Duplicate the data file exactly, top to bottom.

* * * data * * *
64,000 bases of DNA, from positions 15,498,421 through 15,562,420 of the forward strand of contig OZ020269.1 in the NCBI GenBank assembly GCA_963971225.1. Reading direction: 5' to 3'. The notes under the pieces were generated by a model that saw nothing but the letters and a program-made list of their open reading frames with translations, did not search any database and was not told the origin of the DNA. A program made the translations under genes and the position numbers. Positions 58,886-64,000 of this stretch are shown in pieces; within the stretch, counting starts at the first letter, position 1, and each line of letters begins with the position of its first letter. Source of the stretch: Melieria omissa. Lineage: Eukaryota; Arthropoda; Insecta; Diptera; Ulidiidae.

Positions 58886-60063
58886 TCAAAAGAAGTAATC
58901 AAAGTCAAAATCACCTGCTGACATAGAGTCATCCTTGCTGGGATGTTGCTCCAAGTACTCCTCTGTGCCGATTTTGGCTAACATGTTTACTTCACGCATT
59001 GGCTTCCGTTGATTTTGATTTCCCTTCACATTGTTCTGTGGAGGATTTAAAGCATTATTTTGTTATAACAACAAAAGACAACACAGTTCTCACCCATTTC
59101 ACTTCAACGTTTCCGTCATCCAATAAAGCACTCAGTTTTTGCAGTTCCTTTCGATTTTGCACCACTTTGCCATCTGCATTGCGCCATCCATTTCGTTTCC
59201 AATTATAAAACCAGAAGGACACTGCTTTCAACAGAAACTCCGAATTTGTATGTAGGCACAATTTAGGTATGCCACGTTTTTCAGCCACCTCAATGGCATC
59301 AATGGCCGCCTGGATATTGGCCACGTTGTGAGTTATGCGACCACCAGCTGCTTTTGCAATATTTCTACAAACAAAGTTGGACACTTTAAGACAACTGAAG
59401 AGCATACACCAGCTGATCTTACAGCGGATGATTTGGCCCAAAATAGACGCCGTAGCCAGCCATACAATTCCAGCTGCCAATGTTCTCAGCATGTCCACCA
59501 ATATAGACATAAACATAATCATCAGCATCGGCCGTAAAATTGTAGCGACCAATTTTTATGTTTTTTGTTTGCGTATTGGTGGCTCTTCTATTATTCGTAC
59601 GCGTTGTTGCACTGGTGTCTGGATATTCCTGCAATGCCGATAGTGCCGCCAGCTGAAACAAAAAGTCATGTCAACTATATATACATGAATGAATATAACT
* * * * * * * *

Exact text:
64,000 bases of DNA, from positions 15,498,421 through 15,562,420 of the forward strand of contig OZ020269.1 in the NCBI GenBank assembly GCA_963971225.1. Reading direction: 5' to 3'. The notes under the pieces were generated by a model that saw nothing but the letters and a program-made list of their open reading frames with translations, did not search any database and was not told the origin of the DNA. A program made the translations under genes and the position numbers. Positions 58,886-64,000 of this stretch are shown in pieces; within the stretch, counting starts at the first letter, position 1, and each line of letters begins with the position of its first letter. Source of the stretch: Melieria omissa. Lineage: Eukaryota; Arthropoda; Insecta; Diptera; Ulidiidae.

Positions 58886-60063
58886 TCAAAAGAAGTAATC
58901 AAAGTCAAAATCACCTGCTGACATAGAGTCATCCTTGCTGGGATGTTGCTCCAAGTACTCCTCTGTGCCGATTTTGGCTAACATGTTTACTTCACGCATT
59001 GGCTTCCGTTGATTTTGATTTCCCTTCACATTGTTCTGTGGAGGATTTAAAGCATTATTTTGTTATAACAACAAAAGACAACACAGTTCTCACCCATTTC
59101 ACTTCAACGTTTCCGTCATCCAATAAAGCACTCAGTTTTTGCAGTTCCTTTCGATTTTGCACCACTTTGCCATCTGCATTGCGCCATCCATTTCGTTTCC
59201 AATTATAAAACCAGAAGGACACTGCTTTCAACAGAAACTCCGAATTTGTATGTAGGCACAATTTAGGTATGCCACGTTTTTCAGCCACCTCAATGGCATC
59301 AATGGCCGCCTGGATATTGGCCACGTTGTGAGTTATGCGACCACCAGCTGCTTTTGCAATATTTCTACAAACAAAGTTGGACACTTTAAGACAACTGAAG
59401 AGCATACACCAGCTGATCTTACAGCGGATGATTTGGCCCAAAATAGACGCCGTAGCCAGCCATACAATTCCAGCTGCCAATGTTCTCAGCATGTCCACCA
59501 ATATAGACATAAACATAATCATCAGCATCGGCCGTAAAATTGTAGCGACCAATTTTTATGTTTTTTGTTTGCGTATTGGTGGCTCTTCTATTATTCGTAC
59601 GCGTTGTTGCACTGGTGTCTGGATATTCCTGCAATGCCGATAGTGCCGCCAGCTGAAACAAAAAGTCATGTCAACTATATATACATGAATGAATATAACT